NEW ORLEANS — Once upon a time, an idealistic group of Americans thought they could ban big-money givers from presidential politics. Being congressmen, they even passed a law about it. So much for laws.
Earlier this summer, Democratic money chief Robert Farmer announced that he planned to raise $50 million from private donors to help elect presidential nominee Michael S. Dukakis. GOP leaders cried foul. This week, they announced their response: They will try to raise $98 million. Already, they have about $40 million in hand, Philip S. Smith, finance committee executive director, said Tuesday.
All this money is raised through what charitably are considered loopholes in the campaign spending laws Congress passed after the Watergate scandal. Those who are less charitable, like Common Cause President Fred Wertheimer, call what both parties are doing "simply illegal."
$46 Million Allowed
Under the post-Watergate reform law, the Democrats and Republicans each get about $46 million to run their presidential campaigns. As the law was written, that money was designed to be all the candidates would spend.
But the federal law does not limit what state parties may spend or where they get their funds. As long as the state parties do not directly subsidize the presidential candidate's budget, they can spend money for "party building" activities, expenses that, in theory, benefit not just the presidential candidate, but the entire ticket.
Under that rubric, the state parties have begun to finance more and more of the presidential campaigns: telephone banks, get-out-the-vote drives, field organizations, advertising, almost everything, in fact, beyond the candidate's airplane and his campaign manager's salary.
"What's going on here is that both parties are waging multimillion-dollar illegal money campaigns during the presidential race," Wertheimer said. If the Federal Election Commission does not step in to stop the fund raising, which it so far steadfastly has refused to do, "Congress and the country will face the question in early 1989: Do you really want to go back to Watergate?" Wertheimer said.
Talked of Going to Court
Back when Farmer first announced his ambitious plans, the Republicans seemed to take Wertheimer's view and even talked of going to court to block the Democratic fund raising. This week, however, they revealed that they had changed their minds and would try to go Farmer one better.
The Republican National Committee has a considerably larger budget than the Democrats for its regular expenses, so not all the $98 million will be available to help expected Republican presidential nominee George Bush's campaign. Still, if the goals are fully met, which could be difficult, the new targets would guarantee that the Republicans will not be outspent by the Dukakis campaign.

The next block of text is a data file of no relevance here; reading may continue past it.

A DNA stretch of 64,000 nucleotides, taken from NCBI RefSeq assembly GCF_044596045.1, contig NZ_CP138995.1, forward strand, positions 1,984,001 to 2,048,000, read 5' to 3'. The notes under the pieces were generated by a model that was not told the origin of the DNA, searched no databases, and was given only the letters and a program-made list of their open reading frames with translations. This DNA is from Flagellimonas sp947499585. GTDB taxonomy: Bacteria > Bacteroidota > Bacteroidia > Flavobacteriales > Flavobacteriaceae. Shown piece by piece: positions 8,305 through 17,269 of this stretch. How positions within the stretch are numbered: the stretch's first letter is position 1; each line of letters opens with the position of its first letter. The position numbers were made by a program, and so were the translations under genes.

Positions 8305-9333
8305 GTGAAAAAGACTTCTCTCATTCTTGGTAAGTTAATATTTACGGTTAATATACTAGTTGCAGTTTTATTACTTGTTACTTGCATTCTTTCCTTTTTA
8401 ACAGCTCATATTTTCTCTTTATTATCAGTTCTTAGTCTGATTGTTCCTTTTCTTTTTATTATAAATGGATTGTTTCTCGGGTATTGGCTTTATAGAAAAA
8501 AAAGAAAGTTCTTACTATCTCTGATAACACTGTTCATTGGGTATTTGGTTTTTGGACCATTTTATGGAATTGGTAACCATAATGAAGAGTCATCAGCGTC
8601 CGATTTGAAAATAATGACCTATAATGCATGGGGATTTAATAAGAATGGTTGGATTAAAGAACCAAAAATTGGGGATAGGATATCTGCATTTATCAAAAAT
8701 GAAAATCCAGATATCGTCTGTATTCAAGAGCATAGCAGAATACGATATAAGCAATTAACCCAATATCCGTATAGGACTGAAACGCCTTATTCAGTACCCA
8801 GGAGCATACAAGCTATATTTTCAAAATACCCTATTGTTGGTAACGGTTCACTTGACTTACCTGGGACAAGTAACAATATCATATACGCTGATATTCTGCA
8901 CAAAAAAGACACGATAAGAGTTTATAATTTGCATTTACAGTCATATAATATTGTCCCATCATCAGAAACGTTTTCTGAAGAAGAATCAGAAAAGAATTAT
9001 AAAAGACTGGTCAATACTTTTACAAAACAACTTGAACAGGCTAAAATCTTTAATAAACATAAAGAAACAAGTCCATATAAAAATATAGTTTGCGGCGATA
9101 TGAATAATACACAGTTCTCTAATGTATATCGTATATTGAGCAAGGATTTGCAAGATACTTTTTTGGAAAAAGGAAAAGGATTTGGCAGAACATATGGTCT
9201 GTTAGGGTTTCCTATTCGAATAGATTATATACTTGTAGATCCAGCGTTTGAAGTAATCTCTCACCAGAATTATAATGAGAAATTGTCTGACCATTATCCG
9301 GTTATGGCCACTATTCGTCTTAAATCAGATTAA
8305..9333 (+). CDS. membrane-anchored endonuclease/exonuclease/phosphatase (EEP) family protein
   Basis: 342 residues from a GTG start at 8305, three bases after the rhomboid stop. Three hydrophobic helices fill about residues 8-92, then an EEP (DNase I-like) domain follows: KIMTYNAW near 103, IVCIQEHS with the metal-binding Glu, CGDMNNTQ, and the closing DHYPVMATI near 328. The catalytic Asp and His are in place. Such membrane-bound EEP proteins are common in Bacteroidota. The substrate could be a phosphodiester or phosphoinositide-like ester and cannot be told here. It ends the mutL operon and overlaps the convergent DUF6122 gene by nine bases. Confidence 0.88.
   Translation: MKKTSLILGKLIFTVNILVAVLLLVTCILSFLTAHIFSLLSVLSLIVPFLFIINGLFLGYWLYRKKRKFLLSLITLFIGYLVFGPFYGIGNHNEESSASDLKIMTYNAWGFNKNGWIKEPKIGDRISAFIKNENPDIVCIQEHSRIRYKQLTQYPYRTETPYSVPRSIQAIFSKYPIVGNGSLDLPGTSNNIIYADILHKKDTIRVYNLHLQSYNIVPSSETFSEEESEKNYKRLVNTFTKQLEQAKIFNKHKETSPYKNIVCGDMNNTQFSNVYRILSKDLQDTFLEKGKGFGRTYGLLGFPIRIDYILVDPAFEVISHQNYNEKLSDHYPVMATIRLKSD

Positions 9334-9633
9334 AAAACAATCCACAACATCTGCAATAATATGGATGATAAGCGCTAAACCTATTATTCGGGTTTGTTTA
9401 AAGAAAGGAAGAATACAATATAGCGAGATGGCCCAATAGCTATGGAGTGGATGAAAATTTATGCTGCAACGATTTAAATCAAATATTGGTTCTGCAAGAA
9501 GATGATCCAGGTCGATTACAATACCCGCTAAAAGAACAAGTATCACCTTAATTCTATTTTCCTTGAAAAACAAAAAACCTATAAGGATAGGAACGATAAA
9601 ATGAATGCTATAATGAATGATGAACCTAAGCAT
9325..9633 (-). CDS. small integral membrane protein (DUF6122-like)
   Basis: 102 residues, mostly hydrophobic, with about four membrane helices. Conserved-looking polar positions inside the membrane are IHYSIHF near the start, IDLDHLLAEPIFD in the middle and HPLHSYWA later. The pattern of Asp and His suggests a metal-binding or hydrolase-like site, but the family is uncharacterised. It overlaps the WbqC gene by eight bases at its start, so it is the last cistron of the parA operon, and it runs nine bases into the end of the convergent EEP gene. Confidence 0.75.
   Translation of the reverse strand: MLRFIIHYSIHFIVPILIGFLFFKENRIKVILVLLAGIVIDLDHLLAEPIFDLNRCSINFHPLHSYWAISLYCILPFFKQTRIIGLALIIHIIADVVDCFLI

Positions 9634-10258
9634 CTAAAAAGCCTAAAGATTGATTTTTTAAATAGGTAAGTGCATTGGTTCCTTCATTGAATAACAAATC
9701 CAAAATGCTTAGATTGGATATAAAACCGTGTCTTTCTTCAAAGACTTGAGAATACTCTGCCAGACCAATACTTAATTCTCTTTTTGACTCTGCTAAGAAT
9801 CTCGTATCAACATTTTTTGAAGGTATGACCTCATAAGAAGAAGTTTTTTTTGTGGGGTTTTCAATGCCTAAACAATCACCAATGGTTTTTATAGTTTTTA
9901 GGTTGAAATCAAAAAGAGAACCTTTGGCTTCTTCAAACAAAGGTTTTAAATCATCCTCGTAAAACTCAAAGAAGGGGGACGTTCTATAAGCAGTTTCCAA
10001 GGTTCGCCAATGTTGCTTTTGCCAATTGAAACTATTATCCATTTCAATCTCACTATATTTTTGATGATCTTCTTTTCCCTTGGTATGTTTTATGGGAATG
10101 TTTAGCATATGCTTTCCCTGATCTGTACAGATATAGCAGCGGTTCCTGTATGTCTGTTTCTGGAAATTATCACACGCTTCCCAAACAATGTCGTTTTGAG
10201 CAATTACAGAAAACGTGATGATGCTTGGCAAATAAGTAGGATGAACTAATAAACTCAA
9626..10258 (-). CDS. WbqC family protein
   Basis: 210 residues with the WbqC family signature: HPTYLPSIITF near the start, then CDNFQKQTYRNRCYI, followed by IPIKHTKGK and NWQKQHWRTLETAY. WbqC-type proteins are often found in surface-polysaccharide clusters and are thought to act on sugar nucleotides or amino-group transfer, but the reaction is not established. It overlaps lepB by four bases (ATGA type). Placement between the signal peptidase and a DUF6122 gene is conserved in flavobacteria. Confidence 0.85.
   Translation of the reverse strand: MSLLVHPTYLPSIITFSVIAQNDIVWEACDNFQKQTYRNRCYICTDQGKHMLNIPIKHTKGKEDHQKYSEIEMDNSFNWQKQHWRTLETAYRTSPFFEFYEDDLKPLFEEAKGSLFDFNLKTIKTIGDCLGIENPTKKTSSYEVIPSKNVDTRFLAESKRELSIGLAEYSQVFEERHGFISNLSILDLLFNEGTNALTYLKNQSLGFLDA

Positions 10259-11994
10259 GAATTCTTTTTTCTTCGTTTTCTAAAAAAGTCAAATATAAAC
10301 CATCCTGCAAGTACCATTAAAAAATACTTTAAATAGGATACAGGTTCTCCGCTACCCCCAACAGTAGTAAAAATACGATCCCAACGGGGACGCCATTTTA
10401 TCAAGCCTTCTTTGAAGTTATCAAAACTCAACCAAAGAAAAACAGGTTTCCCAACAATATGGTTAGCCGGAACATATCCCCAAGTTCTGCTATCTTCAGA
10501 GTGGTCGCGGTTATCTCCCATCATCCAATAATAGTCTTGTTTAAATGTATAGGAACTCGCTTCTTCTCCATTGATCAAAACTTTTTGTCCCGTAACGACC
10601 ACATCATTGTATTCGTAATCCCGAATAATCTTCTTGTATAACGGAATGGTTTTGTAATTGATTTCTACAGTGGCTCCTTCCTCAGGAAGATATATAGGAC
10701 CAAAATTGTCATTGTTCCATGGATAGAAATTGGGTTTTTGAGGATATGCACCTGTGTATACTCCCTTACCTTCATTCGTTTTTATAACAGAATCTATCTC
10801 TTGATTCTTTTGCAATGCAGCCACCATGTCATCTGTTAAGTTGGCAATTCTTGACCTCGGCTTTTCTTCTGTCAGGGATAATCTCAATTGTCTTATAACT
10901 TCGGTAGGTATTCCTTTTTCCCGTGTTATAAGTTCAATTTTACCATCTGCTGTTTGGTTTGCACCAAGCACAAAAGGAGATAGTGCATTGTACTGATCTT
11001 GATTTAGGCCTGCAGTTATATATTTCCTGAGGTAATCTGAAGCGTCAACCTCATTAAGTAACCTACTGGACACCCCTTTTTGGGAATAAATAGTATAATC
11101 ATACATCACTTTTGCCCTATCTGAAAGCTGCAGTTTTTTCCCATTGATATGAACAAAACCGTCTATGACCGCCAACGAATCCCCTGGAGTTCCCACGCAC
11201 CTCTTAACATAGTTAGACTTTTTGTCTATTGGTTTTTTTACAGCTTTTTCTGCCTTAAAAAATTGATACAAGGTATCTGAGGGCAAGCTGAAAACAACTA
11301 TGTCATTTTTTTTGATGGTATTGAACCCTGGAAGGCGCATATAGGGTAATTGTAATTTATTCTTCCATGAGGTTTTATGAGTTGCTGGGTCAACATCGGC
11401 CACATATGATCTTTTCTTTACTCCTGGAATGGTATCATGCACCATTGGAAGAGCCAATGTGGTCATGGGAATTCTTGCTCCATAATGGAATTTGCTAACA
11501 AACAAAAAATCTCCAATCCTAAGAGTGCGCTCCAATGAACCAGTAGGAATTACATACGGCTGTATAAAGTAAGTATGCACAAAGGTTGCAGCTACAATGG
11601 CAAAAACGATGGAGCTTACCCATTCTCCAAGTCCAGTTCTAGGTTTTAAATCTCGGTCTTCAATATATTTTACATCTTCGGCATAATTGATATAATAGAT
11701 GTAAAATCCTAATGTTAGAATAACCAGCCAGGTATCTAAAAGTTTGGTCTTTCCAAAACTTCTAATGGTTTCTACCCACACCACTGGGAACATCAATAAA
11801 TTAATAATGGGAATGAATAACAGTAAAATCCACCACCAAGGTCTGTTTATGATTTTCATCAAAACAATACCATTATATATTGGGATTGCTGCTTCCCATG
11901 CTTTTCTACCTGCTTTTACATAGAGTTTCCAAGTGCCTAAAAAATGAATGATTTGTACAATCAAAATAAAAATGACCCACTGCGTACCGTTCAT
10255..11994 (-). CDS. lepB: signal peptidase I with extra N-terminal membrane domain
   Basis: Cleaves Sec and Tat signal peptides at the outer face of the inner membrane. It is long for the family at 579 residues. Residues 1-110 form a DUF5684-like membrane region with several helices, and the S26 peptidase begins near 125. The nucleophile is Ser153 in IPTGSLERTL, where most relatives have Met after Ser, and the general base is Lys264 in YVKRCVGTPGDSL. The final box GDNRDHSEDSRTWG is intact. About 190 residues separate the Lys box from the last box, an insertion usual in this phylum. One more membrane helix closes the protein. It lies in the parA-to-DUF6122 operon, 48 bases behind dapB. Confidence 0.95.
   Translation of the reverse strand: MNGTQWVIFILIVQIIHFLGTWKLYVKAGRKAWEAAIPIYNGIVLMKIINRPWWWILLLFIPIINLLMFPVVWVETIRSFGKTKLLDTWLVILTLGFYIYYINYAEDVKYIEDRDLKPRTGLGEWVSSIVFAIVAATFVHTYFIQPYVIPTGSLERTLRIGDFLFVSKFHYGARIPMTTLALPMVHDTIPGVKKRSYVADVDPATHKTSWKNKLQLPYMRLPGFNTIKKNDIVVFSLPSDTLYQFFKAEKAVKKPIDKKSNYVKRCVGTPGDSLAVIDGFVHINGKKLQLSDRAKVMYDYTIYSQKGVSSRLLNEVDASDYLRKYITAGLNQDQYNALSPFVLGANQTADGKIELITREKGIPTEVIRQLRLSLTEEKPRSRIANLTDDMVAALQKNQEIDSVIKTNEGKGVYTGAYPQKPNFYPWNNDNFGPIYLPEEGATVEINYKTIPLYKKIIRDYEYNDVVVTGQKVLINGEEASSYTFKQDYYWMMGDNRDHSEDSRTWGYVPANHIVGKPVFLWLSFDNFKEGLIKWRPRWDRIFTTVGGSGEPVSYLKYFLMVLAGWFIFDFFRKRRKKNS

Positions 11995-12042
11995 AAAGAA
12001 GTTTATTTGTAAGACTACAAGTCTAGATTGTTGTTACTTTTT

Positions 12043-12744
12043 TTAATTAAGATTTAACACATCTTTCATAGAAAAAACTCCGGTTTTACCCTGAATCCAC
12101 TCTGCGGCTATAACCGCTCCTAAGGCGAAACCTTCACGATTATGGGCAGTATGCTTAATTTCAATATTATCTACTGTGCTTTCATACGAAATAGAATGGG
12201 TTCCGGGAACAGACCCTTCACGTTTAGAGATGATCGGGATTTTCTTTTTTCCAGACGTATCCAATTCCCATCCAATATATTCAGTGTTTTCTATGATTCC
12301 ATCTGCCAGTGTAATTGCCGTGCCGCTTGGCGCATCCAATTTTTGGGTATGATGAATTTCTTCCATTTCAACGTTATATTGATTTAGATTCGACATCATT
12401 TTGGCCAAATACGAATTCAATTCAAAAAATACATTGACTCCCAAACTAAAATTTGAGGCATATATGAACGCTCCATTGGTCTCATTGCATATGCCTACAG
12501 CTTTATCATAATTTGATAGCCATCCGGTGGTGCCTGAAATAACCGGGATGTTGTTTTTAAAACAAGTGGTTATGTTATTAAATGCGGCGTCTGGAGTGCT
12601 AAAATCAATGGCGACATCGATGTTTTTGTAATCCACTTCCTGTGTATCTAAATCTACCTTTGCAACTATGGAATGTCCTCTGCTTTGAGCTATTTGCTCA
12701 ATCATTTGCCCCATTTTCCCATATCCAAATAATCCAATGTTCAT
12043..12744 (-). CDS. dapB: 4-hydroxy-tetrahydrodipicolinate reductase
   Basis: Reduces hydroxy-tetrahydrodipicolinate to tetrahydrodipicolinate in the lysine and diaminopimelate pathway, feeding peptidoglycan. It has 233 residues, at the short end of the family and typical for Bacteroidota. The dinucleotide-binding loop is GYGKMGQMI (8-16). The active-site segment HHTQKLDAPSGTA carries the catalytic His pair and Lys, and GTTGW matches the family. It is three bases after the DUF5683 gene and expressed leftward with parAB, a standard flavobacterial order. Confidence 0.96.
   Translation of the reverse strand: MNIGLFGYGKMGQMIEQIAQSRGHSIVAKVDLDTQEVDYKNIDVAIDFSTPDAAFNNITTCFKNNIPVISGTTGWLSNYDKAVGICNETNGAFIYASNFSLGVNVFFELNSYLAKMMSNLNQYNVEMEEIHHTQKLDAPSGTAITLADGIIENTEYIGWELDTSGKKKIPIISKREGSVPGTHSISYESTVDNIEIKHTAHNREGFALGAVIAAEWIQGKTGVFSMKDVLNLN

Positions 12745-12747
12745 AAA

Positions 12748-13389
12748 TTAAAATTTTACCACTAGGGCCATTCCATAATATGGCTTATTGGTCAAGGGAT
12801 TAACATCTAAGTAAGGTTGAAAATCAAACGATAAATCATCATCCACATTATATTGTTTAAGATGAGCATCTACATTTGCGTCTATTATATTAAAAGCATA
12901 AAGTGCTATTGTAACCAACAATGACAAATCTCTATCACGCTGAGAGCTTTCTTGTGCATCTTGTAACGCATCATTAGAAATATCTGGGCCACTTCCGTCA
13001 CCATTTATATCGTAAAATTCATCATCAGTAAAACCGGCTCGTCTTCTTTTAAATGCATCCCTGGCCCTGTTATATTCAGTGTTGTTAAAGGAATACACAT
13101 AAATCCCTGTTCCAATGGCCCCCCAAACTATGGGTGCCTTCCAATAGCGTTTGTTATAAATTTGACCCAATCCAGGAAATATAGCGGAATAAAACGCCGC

What the parties are doing is not governed by federal contribution limits or federal disclosure rules. Both parties say they will disclose what they are doing, but events this week demonstrated that that promise has loopholes too.
Report for June, July
The Democrats on Tuesday released a report showing all the money they have raised and spent during June and July. They plan another report covering further months but the reports will be released quarterly, said party spokeswoman Julie Anbender. That makes the next report due Nov. 15--conveniently one week after the election.
As for the GOP, "we don't print out listings" but will allow reporters to inspect records at party headquarters in Washington, Smith said. But, he cautioned, that policy applies only to the money-raising side, not to spending. "We do like to keep spending strategies closely held," he said.
Asked whether withholding information until after the election met his often-voiced promise of "full disclosure," Farmer on Tuesday said he would "discuss it further with Paul Kirk," the Democratic national chairman.
Several Big Contributors
The Democratic report Tuesday showed $100,000 contributions from several major Southern California donors, including MCA studio chief Lew Wasserman; Carl Rheuban of Deauville Savings & Loan, who is one of the Jewish community's most prominent fund-raisers; Susie Field, wife of movie producer Ted Field; developer Eli Broad, a close friend of Sen. Alan Cranston, and stockbroker Howard Sterling and his wife, Linda.
The report contains almost no detail about how the money was spent, however, just broad categories of expenditures and lump-sum transfers to various state party organizations.
Last year, a federal judge ruled in a suit brought by Common Cause that the FEC should regulate such fund raising and spending more stringently. So far, the FEC has declined to act, and Common Cause on Friday plans to ask the judge to give the agency a deadline.